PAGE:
Posted: July 12, 2019
Each step is a prayer.
Each step is a supplication to the God who knows what it means to wander for months or years on end, searching for a land of promise.
Each step is a sacred protest, calling out to God for mercy and justice.
Thus millions of prayers were raised, as friends flew west from nations such as Cameroon and Senegal, as friends walked north from the barrios of Honduras and El Salvador, seeking an answer to their requests to God.
Earlier this year, I spent time with a delegation of fellow Mennonites at the USA/Mexico border with New York-based New Sanctuary Coalition (NSC). NSC suggested we used the “friends” as a way to reshape the narrative of how we name those who seek abundant life and our relationships with them.
In their journeys toward the southern U.S. border, our friends embodied a desire to experience lives free from abuse. Lives free from war. Lives spent with one’s children or parents. Most of all, these Friends sought life itself.
At the San Diego/Tijuana border, though the pace of the journeys slowed, the prayers did not falter. If anything, the prayers grew more fervent as our friends now faced a barrier they had dreamed of reaching, the entrance to the “Promised Land.” The real and numerous barriers for entry were often more significant than they had imagined – they were more significant than I had imagined, a U.S. citizen with some awareness of immigration law. Many friends, having walked for months already, now found themselves at the border for additional months, waiting their turn until their number was called (an illegal system that deliberately slowed migrants’ entries into the USA immigration system.)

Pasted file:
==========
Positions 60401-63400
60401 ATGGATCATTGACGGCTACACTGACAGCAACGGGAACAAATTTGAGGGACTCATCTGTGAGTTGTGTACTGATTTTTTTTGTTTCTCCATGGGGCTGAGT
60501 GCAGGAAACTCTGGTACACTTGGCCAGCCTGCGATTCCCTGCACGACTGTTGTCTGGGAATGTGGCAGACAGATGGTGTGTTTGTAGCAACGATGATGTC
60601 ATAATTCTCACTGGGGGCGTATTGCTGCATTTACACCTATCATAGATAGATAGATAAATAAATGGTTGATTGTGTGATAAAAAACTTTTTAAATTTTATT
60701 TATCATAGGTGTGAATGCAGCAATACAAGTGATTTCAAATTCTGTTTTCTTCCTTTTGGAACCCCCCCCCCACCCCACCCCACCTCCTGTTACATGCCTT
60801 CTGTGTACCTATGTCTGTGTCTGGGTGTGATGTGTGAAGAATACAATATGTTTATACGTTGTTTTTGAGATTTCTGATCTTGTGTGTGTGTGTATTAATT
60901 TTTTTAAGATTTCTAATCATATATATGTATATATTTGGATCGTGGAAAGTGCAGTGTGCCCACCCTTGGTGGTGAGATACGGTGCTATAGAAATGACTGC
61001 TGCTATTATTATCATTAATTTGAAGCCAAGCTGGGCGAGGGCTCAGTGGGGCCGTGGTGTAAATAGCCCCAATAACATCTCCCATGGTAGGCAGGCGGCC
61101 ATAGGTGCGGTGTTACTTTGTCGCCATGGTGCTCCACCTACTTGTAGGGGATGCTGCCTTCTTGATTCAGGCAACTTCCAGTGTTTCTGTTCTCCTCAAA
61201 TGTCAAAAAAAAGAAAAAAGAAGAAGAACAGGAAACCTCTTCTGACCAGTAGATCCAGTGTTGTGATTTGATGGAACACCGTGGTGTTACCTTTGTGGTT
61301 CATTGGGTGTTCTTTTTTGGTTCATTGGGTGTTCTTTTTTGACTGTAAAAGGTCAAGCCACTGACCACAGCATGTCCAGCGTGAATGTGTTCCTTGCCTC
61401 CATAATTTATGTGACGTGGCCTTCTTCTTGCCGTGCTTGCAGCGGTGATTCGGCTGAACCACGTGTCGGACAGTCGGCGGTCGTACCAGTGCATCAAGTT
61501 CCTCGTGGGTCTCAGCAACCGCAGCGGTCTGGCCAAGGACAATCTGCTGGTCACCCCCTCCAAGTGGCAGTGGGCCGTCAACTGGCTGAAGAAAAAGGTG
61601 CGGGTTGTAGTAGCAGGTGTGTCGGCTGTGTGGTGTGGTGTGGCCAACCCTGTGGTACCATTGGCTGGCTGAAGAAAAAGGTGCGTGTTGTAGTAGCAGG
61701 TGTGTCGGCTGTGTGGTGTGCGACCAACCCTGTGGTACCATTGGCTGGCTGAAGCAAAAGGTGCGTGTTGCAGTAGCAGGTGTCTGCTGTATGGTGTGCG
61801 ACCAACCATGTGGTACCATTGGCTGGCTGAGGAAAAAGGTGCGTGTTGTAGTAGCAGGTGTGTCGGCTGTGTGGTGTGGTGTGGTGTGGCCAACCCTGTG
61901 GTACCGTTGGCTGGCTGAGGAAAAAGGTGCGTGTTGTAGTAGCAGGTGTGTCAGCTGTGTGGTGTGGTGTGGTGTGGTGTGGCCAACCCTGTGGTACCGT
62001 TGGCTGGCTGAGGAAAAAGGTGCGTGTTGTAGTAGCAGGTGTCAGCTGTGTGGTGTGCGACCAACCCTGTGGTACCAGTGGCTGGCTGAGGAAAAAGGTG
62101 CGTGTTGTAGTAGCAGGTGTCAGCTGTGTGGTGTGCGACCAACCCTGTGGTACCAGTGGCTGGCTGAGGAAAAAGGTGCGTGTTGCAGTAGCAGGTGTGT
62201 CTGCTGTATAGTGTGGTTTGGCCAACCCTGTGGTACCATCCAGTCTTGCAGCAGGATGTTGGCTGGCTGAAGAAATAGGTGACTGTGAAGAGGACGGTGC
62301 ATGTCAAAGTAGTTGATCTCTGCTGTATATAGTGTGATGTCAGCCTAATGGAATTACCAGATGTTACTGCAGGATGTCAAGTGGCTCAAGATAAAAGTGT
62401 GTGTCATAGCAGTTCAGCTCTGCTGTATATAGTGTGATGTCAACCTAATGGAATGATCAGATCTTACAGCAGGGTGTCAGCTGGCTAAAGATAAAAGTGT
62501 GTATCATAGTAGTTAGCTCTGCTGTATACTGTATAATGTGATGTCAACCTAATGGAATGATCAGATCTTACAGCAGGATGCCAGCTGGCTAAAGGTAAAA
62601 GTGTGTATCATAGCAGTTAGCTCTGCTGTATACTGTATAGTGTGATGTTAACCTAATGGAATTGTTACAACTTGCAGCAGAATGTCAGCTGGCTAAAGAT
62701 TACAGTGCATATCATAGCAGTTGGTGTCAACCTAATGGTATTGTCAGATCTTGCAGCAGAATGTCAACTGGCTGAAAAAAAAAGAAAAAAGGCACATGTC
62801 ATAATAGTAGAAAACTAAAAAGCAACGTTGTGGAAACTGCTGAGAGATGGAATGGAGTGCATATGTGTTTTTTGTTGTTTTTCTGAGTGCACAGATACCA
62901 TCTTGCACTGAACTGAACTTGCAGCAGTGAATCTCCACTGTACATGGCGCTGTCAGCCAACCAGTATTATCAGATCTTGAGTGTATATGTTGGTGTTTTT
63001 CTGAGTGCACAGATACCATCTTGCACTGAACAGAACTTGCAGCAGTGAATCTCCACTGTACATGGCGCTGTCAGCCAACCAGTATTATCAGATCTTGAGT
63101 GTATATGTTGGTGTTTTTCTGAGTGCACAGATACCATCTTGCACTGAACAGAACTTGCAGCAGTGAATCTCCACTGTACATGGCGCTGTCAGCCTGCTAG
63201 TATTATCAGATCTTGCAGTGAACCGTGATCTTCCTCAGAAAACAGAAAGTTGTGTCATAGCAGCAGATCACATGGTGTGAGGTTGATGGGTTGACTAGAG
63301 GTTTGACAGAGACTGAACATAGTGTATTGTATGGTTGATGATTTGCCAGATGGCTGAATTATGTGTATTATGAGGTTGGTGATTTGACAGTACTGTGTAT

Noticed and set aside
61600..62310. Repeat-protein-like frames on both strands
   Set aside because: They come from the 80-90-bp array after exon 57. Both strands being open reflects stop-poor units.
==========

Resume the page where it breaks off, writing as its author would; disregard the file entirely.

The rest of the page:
While still in Mexico, many who sought asylum were prepared by sympathetic USA immigration lawyers for their “credible fear interview” with Immigrations and Customs Enforcement. The entirety of friends’ asylum cases rested on this interview. With their fate hanging in the balance in proving their “credible fear,” how do our siblings from the Majority World hear Paul’s invitation to the Philippians in 4:6? When Paul urges the believers to “not worry about anything, but…let your requests be made known to God,” what does that mean for those who face long stays in deplorable detention centers? Or those who are required to await their court hearings “al otro lado” – on the other side in Mexico?
The hope that Paul encourages here is not to be found in the human-made immigration system’s ability to mete out true justice. Rather, Paul reminds the believers of the God-who-suffers with them, whose profound empathy cannot be kept out of hieleras (“icebox” detention cells), who knows the pain of the refugee fleeing violence, and who knows the complete heartbreak of a child separated from their parent.
Paul’s words echo in believers’ hearts in the USA, too, as he reminds us of the God-who-dissolves boundaries. Faith communities here rally to pray and act in hope that God’s love will break down the barriers that divide us from one another. There’s a fire in the step of those who provide sanctuary, who march for change, who accompany friends to court for hearings.
Together, we do not worry that the USA immigration system will be just: it won’t be. In all that we do, we open our hearts and minds and bodies to pour out our hopes to God. Whether from the north or south, east or west, each step we take is a prayer. A prayer that the hard border between us will crack under the weight of God’s love. A prayer toward melting calloused hearts and unjust systems. A prayer toward setting the captives free. A prayer for the peace of God, which surpasses all understanding and draws us into deeper community with one another and God.
Each step is a prayer.
—A Mennonite World Conference release by Valerie Showalter
This testimony is part of the Peace Sunday worship resource for 2019. Click here to see more: www.mwc-cmm.org/peacesunday
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